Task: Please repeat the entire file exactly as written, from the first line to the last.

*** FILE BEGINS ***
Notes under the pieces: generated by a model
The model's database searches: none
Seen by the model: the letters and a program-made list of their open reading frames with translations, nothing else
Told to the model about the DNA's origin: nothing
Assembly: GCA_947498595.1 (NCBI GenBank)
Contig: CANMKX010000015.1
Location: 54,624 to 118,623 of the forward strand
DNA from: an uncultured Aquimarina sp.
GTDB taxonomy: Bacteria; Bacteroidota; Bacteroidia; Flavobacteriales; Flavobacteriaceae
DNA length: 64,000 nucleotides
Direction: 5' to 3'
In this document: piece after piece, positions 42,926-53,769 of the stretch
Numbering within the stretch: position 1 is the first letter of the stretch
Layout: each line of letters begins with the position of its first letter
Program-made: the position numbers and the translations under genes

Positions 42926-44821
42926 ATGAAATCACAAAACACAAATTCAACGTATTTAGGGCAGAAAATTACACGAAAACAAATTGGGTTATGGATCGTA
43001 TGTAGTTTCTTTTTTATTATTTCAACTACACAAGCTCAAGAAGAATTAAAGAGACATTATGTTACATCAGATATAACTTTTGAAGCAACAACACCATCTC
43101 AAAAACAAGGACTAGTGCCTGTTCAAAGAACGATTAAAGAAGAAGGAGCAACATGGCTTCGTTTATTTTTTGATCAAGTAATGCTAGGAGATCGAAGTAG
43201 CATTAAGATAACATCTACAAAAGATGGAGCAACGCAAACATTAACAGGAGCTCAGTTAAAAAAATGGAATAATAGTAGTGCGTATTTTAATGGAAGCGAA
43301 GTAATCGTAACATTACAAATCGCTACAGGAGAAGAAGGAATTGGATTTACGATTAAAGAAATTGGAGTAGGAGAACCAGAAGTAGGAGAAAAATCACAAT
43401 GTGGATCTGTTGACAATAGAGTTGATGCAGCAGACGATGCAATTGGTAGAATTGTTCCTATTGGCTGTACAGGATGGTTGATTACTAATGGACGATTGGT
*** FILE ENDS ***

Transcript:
Notes under the pieces: generated by a model
The model's database searches: none
Seen by the model: the letters and a program-made list of their open reading frames with translations, nothing else
Told to the model about the DNA's origin: nothing
Assembly: GCA_947498595.1 (NCBI GenBank)
Contig: CANMKX010000015.1
Location: 54,624 to 118,623 of the forward strand
DNA from: an uncultured Aquimarina sp.
GTDB taxonomy: Bacteria; Bacteroidota; Bacteroidia; Flavobacteriales; Flavobacteriaceae
DNA length: 64,000 nucleotides
Direction: 5' to 3'
In this document: piece after piece, positions 42,926-53,769 of the stretch
Numbering within the stretch: position 1 is the first letter of the stretch
Layout: each line of letters begins with the position of its first letter
Program-made: the position numbers and the translations under genes

Positions 42926-44821
42926 ATGAAATCACAAAACACAAATTCAACGTATTTAGGGCAGAAAATTACACGAAAACAAATTGGGTTATGGATCGTA
43001 TGTAGTTTCTTTTTTATTATTTCAACTACACAAGCTCAAGAAGAATTAAAGAGACATTATGTTACATCAGATATAACTTTTGAAGCAACAACACCATCTC
43101 AAAAACAAGGACTAGTGCCTGTTCAAAGAACGATTAAAGAAGAAGGAGCAACATGGCTTCGTTTATTTTTTGATCAAGTAATGCTAGGAGATCGAAGTAG
43201 CATTAAGATAACATCTACAAAAGATGGAGCAACGCAAACATTAACAGGAGCTCAGTTAAAAAAATGGAATAATAGTAGTGCGTATTTTAATGGAAGCGAA
43301 GTAATCGTAACATTACAAATCGCTACAGGAGAAGAAGGAATTGGATTTACGATTAAAGAAATTGGAGTAGGAGAACCAGAAGTAGGAGAAAAATCACAAT
43401 GTGGATCTGTTGACAATAGAGTTGATGCAGCAGACGATGCAATTGGTAGAATTGTTCCTATTGGCTGTACAGGATGGTTGATTACTAATGGACGATTGGT